SIM 02 03 04 Improved Seismic Locations – Literature Survey

Safety in Mines Research Advisory
Committee
Final Project Report
Improved seismic locations and
location techniques
by
A Cichowicz, SM Spottiswoode, LM Linzer,
D Drent, PS Heyns, and MF Handley.
Research Agency:
Project Number:
Date:
University of Pretoria
SIM020304
2 March 2005
Executive summary
The location of a seismic event is critically important because not only does a good
location provide a guide for the rescue effort, but also all other parameters (e.g.
moment, and energy) are dependent on it. Location errors scatter the seismic
locations, causing them to plot as diffuse clouds, which obscure any seismic patterns
that might be emerging. This impacts negatively on seismic hazard assessment,
which is often based on spatial-temporal seismicity trends, hence location error has a
direct effect on mining safety.
There are two broad groups of event location methodologies, namely absolute
location methods, and relative location methods. An absolute location is defined in
this report as a once-off location of a single seismic event using some or all the
seismograms recorded by the seismic system for the event. A relative location uses
some or all of the seismograms from two or more neighbouring seismic events to
locate them relative to each other. The rationale for relative locations originates from
the observations of Omori, a Japanese seismologist, who in 1905 noted that
horizontal pendulum seismometers produced similar motions for neighbouring
earthquakes. Relative locations tend to be more accurate than absolute locations
because of the increased utilisation of data from each neighbouring event in the
group.
At present both earthquake and mining seismologists use absolute event locations as
standard. Absolute location errors in the mining industry range from 30 m to about
100 m, depending on the sensitivity of the system. With errors of this order it is
usually possible to pinpoint which working place is closest to the event, and to draw
reasonably credible event location – damage distribution correlations. It is also
possible to positively identify the most seismically active areas on a mine, and to
assess the effectiveness of measures to reduce the seismic hazard. However, these
benefits can only be approximately determined at best, which places mine leadership
in the invidious position of having to implement short-term measures to minimise
employee exposure to the seismic hazard. Short-term measures consist of deciding
whether to evacuate, therefore potentially losing face shifts, to improve stope support
temporarily to minimise the probability of a rockburst, or a seismically induced fall of
ground, or to continue work as before, thereby exposing employees to a perceived
seismic hazard. Since seismic data remains insufficiently reliable for such decisionmaking, the mining industry has rightly steered clear of any implementation of such
short-term measures, excepting in the most exceptional circumstances.
One effective way to improve absolute location accuracy is to install more geophones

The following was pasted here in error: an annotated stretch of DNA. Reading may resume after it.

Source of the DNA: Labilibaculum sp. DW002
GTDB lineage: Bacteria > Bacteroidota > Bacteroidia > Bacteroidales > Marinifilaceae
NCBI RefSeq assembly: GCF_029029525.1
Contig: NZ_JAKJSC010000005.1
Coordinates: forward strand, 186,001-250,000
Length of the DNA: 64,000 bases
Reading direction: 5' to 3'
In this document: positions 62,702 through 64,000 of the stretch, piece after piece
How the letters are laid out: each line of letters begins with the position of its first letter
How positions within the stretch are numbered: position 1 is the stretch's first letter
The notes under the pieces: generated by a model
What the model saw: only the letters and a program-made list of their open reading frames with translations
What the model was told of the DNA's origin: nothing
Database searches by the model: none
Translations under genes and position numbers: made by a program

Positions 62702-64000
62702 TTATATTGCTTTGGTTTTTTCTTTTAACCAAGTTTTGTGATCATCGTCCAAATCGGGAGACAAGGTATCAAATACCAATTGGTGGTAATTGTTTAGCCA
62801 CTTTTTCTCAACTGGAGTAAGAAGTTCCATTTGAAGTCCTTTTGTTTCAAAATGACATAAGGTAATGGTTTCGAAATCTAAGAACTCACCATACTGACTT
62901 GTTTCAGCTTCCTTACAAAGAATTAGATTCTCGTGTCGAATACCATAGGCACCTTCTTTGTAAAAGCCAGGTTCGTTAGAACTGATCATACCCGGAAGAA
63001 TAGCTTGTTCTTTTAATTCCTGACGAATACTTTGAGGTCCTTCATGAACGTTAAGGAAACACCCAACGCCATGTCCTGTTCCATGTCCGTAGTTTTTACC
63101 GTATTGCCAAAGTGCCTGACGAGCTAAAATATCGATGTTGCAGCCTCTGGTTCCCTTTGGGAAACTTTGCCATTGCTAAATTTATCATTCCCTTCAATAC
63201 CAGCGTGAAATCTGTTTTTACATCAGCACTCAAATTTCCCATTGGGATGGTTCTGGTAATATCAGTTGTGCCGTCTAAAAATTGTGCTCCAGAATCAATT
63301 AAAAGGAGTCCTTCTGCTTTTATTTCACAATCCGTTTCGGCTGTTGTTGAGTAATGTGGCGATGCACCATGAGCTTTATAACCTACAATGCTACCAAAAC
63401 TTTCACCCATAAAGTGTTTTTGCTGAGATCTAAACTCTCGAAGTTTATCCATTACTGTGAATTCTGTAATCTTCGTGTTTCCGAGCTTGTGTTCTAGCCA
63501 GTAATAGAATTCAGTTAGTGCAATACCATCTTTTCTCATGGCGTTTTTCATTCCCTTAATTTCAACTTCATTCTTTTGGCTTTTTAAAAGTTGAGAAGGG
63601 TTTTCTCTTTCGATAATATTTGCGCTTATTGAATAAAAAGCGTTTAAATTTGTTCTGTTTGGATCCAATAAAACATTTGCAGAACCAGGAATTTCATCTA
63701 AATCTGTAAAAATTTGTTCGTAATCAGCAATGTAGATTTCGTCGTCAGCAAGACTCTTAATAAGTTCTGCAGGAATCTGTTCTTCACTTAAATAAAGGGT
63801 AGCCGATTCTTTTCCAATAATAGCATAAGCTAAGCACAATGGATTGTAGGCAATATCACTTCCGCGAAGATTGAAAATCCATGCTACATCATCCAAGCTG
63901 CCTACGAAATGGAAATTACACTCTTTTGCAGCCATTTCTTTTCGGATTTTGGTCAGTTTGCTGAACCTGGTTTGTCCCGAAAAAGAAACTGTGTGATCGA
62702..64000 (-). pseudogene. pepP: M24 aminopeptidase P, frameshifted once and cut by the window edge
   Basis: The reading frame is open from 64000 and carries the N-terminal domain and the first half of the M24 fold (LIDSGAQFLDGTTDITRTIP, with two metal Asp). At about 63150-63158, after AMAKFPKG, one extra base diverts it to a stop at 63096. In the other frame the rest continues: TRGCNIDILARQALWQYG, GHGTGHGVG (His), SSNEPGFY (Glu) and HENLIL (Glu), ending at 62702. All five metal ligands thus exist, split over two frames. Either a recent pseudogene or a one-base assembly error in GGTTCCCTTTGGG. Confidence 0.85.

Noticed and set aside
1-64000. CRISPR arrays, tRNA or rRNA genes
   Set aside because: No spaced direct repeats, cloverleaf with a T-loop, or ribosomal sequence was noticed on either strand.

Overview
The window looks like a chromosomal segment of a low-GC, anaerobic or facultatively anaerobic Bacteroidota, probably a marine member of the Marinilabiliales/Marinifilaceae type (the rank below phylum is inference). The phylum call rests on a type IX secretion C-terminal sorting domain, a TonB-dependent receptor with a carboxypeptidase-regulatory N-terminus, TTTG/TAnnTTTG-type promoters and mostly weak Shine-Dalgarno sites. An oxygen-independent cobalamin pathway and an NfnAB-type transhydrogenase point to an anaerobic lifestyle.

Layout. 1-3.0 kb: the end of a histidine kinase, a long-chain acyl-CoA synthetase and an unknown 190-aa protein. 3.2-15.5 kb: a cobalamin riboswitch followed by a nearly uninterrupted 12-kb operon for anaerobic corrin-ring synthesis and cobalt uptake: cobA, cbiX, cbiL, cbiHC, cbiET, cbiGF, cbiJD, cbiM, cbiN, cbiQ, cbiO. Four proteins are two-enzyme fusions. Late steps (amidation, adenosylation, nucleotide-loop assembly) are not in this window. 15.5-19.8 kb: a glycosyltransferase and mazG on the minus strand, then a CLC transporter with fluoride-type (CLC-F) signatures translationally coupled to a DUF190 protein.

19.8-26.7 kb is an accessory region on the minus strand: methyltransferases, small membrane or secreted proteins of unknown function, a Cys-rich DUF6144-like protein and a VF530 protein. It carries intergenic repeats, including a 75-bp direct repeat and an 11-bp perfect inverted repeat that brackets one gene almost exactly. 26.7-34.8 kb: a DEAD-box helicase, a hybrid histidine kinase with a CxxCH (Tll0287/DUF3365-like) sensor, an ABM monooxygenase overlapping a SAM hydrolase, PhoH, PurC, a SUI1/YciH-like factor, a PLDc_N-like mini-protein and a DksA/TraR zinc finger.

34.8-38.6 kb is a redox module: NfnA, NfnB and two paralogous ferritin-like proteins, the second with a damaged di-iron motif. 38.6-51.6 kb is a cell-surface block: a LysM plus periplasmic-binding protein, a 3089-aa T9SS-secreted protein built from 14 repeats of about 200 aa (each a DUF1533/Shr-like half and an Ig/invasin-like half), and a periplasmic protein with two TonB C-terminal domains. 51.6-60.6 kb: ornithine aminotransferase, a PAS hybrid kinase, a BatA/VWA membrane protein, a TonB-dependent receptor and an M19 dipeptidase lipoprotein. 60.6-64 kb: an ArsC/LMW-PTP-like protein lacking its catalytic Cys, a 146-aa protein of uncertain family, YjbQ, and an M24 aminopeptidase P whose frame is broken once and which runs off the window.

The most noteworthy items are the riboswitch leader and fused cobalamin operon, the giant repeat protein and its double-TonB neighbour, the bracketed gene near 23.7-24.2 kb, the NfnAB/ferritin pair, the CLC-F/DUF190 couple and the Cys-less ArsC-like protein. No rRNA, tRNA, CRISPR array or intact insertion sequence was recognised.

or accelerometers, that is, to increase the sensitivity of the system so that more data
are included in the location. Since the seismic system becomes more sensitive, it
records many more events than before, which places a larger load on seismic
processing staff. Another rationale for increasing system sensitivity is to improve the
reliability of the data on which to base implementation of short-term measures to
minimise exposure to the seismic hazard. In a nutshell, increasing system sensitivity
improves the potential to reliably predict seismic events, which would have a major
impact on mine safety. This project aims to explore the potential of an alternative
route: get the best out of the seismic system already in place at the lowest possible
cost, while at the same time improving safety through more reliable seismic hazard
assessment.
2
This option proposes to leave the seismic system unchanged, and to use relative
location techniques to improve location accuracy. All this requires is modifications
and additions to existing seismic location software, and will be free from all the other
problems associated with more data, and higher processing loads. The relative
location techniques can be performed automatically, so they should not add to
processing loads on seismic staff. However, biases can creep in, so methods to
check this are necessary. The most effective way to ensure the quality of relative
locations is to locate the events in relation to a master event of known location. In
mining, catalogues of master events could be built up from signals recorded from the
daily blast. This may not always be possible, so the mine seismologist could turn to
one of the many methods used by earthquake seismologists, who seldom have
artificially produced master events of known location to work with.
Improved seismic locations using relative location techniques have been
demonstrated in numerous case studies in the literature (see main report for more
details). In many instances the authors of these case studies have indicated that
merely relocating events using relative relocation techniques will produce only
marginally improved results unless other aspects of the seismic data such as signal
to noise ratio, P- and S-pick inconsistencies, seismic signal quality, velocity models,
and arrival time accuracy are addressed simultaneously. This often requires